Insurance & Reinsurance

Author:Dr. Henning Schaloske and Kathrin Feldmann
Profession:Clyde & Co

This country-specific Q&A gives a pragmatic overview of the law and practice of insurance & reinsurance law in the Germany.

It addresses topics such as contract regulation, licensing, penalties, policyholder protection, alternative dispute resolution as well as personal insight and opinion as to the future of the insurance market over the next five years.

  1. How is the writing of insurance contracts regulated in the jurisdiction?

    Insurance supervision in Germany is mainly regulated by the Insurance Supervisory Act (Versicherungsaufsichtsgesetz, VAG). The VAG contains provisions on, inter alia, authorisation, fund requirements and governance for insurance and reinsurance undertakings. The VAG was reformed in order to transpose the Directive 2009/138/EC ("Solvency II Directive") into domestic law as of 1 January 2016. The Solvency II Directive is supplemented by the Commission Delegated Regulation (EU) 2015/35 of 10 October 2014 which is directly applicable in Germany.

    In addition to the provisions of the VAG, insurance and reinsurance undertakings have to comply with a wide range of provisions in German law, e.g. under civil, company and data protection law.

    The relevant regulatory body in Germany for insurance and reinsurance activities is the Federal Financial Supervisory Authority (Bundesanstalt für Finanzdienstleistungsaufsicht, BaFin). It supervises all private and public insurance undertakings which carry on private insurance business within the scope of the VAG and have their registered office in Germany. In addition, there are supervisory authorities of the Federal States which are mainly responsible for supervising public insurers whose activities are restricted to the particular Federal State and private insurers who are of lesser financial and economic significance.

    Insurance and reinsurance undertakings which have their registered office in another EU Member State, or in a state which is party to the Agreement on the European Economic Area (EEA), and conduct business in Germany under the European Passport or Single License Principle are mainly subject to their home country's supervision, especially in prudential matters. Additional requirements apply for establishing a branch. BaFin closely cooperates with foreign supervisory authorities, especially within the European System of Financial Supervision including the European Insurance and Occupational Pensions Authority (EIOPA).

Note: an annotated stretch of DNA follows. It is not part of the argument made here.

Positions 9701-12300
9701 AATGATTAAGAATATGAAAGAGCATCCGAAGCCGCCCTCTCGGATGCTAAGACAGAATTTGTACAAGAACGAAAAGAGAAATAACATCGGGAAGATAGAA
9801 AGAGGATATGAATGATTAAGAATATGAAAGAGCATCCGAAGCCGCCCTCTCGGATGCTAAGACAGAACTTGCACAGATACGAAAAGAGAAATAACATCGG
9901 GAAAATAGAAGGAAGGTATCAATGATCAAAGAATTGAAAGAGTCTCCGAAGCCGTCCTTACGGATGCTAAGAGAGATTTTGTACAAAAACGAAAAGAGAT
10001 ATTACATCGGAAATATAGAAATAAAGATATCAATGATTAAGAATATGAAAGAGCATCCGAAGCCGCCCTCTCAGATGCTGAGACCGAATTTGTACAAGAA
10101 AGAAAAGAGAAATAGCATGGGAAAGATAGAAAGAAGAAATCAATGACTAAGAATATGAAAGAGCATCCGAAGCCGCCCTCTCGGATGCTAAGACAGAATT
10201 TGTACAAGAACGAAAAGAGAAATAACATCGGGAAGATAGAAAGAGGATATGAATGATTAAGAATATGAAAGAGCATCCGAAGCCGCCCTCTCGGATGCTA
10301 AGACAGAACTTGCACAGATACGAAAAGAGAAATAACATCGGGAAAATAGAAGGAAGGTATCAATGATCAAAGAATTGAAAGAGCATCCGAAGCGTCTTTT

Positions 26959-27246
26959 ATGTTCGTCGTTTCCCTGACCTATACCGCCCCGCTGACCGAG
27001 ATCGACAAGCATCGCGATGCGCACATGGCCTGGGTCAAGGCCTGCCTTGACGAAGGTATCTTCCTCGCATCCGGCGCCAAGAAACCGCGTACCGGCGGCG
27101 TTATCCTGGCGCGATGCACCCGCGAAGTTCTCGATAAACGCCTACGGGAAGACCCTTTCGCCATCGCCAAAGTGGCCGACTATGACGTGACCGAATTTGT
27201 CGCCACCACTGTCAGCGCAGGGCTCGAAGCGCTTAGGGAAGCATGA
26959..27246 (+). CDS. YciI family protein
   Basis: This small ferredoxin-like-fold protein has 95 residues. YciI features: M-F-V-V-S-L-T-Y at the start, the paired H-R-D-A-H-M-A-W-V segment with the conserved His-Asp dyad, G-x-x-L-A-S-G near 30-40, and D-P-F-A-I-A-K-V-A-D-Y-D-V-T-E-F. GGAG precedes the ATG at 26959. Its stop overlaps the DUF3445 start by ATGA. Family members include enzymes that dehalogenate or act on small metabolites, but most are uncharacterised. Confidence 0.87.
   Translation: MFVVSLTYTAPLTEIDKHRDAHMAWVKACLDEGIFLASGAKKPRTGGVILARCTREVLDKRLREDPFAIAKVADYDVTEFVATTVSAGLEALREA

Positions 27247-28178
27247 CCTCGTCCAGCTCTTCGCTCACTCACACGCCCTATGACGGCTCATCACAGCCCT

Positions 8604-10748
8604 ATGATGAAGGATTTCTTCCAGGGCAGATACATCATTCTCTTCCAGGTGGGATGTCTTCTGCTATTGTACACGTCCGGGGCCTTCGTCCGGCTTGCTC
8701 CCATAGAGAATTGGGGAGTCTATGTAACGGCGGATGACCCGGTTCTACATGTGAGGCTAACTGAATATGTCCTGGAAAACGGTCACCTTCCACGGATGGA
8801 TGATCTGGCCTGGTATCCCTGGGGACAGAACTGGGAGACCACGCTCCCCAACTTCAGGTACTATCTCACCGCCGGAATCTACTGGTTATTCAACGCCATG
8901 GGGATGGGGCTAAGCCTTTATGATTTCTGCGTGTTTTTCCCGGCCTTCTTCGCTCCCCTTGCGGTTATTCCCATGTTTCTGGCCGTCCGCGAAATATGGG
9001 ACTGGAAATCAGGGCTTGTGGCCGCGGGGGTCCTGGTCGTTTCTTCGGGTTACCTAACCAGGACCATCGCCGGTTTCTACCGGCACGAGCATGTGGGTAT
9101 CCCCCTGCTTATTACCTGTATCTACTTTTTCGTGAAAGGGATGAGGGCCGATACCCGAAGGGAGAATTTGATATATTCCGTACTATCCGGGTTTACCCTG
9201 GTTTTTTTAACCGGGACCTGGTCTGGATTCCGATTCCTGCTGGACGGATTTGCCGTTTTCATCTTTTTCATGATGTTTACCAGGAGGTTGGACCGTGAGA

2. Are types of insurers regulated differently (i.e. life companies, reinsurers)?

    The VAG applies to direct life and non-life undertakings. As such, both types of insurers are regulated in the same way in principle, with special requirements applying, however, for example to life insurers given the long-term duration of liabilities for life business and to health insurers. Moreover, the VAG also regulates reinsurers and provides for special rules for insurance groups.

    For reinsurance undertakings from third countries, i.e. countries that are not EU or EEA member states, specific authorisation requirements apply, as detailed above.

  3. Are insurance brokers and other types of market intermediary subject to regulation?

    German law distinguishes between insurance brokers (Versicherungsmakler) acting for and representing the interests of the policy holder and insurance agents (Versicherungsvertreter) acting on behalf of the insurer. Pursuant to Section 34d of the German Commercial Code (Gewerbeordnung, GewO), both brokers and agents in general need to obtain authorisation from the Chamber of Industry and Commerce (Industrie- und Handelskammer, IHK) of the intermediary's registered seat. BaFin does not directly supervise brokers and other intermediaries, but, due to certain statutory provisions such as Sections 23, 26 and 48 VAG, BaFin is authorised to monitor insurers' sales activities. This includes, but is not limited to, supervision of contractual agreements between insurers and insurance intermediaries.

  4. Is authorisation or a licence required and if so, how long does it take on average to obtain such permission?

    In order to carry on (re-)insurance business, an undertaking has to obtain authorisation from BaFin pursuant to Section 8 VAG. Section 9 VAG requires an undertaking to attach an operating plan to its application, disclose the purpose and structure of the business, the region in which business is to be conducted and clearly state the conditions under which the future liabilities of the undertaking are guaranteed. The operating plan has to include, inter alia, the articles of association as well as information about the classes of insurance the undertaking intends to carry on and which risks it intends to cover. Moreover, the operating plan must give evidence of the existence of own funds in the amount of the minimum guarantee fund and provide estimates for the first three financial years of commission expenses and other current operating expenses, expected premiums, the expected expenses for claims incurred and the expected liquidity situation.

    If the undertaking has already obtained authorisation to carry on insurance business in another EU/EEA country, the authorisation will be valid in Germany as well as in all other EU/EEA states under the single license regime. After going through a so-called notification procedure, an undertaking may carry on insurance business outside its home country through branches or through cross-border provision of services.

    As a general rule, primary insurers and reinsurers from third countries, i.e. countries that are not Member States of...

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